Reading skills are built on five separate components: phonics, phonemic awareness,
vocabulary, fluency, and comprehension. These components work together to create strong, rich, and reliable reading abilities.
Phonics is the connection of different sounds with different letters, or different groupings of letters. For example, the letter ‘s’ gives an /s/ sound but adding an ‘h’ gives the different sound of /sh/.
Phonemic awareness is an understanding of how individual phonemes (consonant or
vowel sounds) can be manipulated and arranged to create words. This may sound like phonics, but there is a difference. Phonics concerns letter–sound knowledge, whereas phonemic awareness refers to sound–word knowledge. Phonemic awareness is therefore aimed on auditory understanding, as opposed to words on a page.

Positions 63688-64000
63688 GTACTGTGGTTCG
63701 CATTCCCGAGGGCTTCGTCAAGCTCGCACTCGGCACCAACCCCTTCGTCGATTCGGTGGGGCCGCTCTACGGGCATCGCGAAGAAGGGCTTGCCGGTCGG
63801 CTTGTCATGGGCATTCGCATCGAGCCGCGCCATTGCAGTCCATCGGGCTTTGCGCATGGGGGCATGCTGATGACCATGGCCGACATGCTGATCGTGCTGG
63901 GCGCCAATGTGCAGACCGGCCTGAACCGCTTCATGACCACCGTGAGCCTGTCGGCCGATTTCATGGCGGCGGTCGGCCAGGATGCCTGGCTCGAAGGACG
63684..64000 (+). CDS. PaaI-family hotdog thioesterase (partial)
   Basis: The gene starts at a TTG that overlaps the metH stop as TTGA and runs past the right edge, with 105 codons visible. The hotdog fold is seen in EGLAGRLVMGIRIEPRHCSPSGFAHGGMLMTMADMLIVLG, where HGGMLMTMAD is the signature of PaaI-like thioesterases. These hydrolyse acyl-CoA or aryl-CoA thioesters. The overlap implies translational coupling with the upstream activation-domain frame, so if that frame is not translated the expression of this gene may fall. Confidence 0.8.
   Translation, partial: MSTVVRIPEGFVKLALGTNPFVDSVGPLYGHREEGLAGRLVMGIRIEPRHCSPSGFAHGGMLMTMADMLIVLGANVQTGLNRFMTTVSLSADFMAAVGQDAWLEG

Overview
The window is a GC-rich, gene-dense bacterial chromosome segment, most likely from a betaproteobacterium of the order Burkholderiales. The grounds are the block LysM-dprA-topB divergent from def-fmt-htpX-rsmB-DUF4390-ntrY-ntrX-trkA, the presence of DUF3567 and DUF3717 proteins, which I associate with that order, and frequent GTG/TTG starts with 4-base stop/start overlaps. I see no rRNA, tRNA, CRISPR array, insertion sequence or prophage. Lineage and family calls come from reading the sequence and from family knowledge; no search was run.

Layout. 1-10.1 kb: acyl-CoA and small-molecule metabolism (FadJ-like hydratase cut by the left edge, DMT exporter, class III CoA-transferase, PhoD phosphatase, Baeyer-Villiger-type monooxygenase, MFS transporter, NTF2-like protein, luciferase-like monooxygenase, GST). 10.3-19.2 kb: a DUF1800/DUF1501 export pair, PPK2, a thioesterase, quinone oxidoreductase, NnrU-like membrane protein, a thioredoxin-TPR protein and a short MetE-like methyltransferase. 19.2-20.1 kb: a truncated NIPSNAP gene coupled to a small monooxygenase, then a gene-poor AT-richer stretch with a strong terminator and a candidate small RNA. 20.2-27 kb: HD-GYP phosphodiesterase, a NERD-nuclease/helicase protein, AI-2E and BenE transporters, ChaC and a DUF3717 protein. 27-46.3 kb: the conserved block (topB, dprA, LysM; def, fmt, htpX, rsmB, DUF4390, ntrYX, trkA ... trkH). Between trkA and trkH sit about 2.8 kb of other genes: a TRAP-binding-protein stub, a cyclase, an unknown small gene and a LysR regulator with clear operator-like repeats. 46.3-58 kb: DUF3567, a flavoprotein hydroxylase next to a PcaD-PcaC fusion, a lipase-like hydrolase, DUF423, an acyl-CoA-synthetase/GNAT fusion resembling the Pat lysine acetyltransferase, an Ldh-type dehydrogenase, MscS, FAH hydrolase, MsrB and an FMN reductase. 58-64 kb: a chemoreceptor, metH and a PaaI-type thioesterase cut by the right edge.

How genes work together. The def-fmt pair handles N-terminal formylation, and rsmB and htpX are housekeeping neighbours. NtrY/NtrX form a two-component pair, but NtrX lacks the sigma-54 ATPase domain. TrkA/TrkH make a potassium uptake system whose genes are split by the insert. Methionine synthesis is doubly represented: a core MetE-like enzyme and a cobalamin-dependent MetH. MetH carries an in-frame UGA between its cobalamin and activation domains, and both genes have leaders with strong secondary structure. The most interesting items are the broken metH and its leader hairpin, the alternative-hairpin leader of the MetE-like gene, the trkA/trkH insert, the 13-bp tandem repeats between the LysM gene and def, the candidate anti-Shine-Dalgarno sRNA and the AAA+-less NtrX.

Vocabulary is the range of words an individual can understand and use in context. Most individuals’ vocabularies grow as they read and are introduced to new words across their lifespan.
Fluency is the ability to read with speed, understanding, and accuracy. Yet it’s more than information extraction — it’s the skill that allows us to ‘follow’ a text, picture its descriptions, and hear the auditory expression of words in our heads even when reading silently.
Comprehension is a student’s understanding of the information being imparted by a text, such as who, what, when, where ideas and meanings.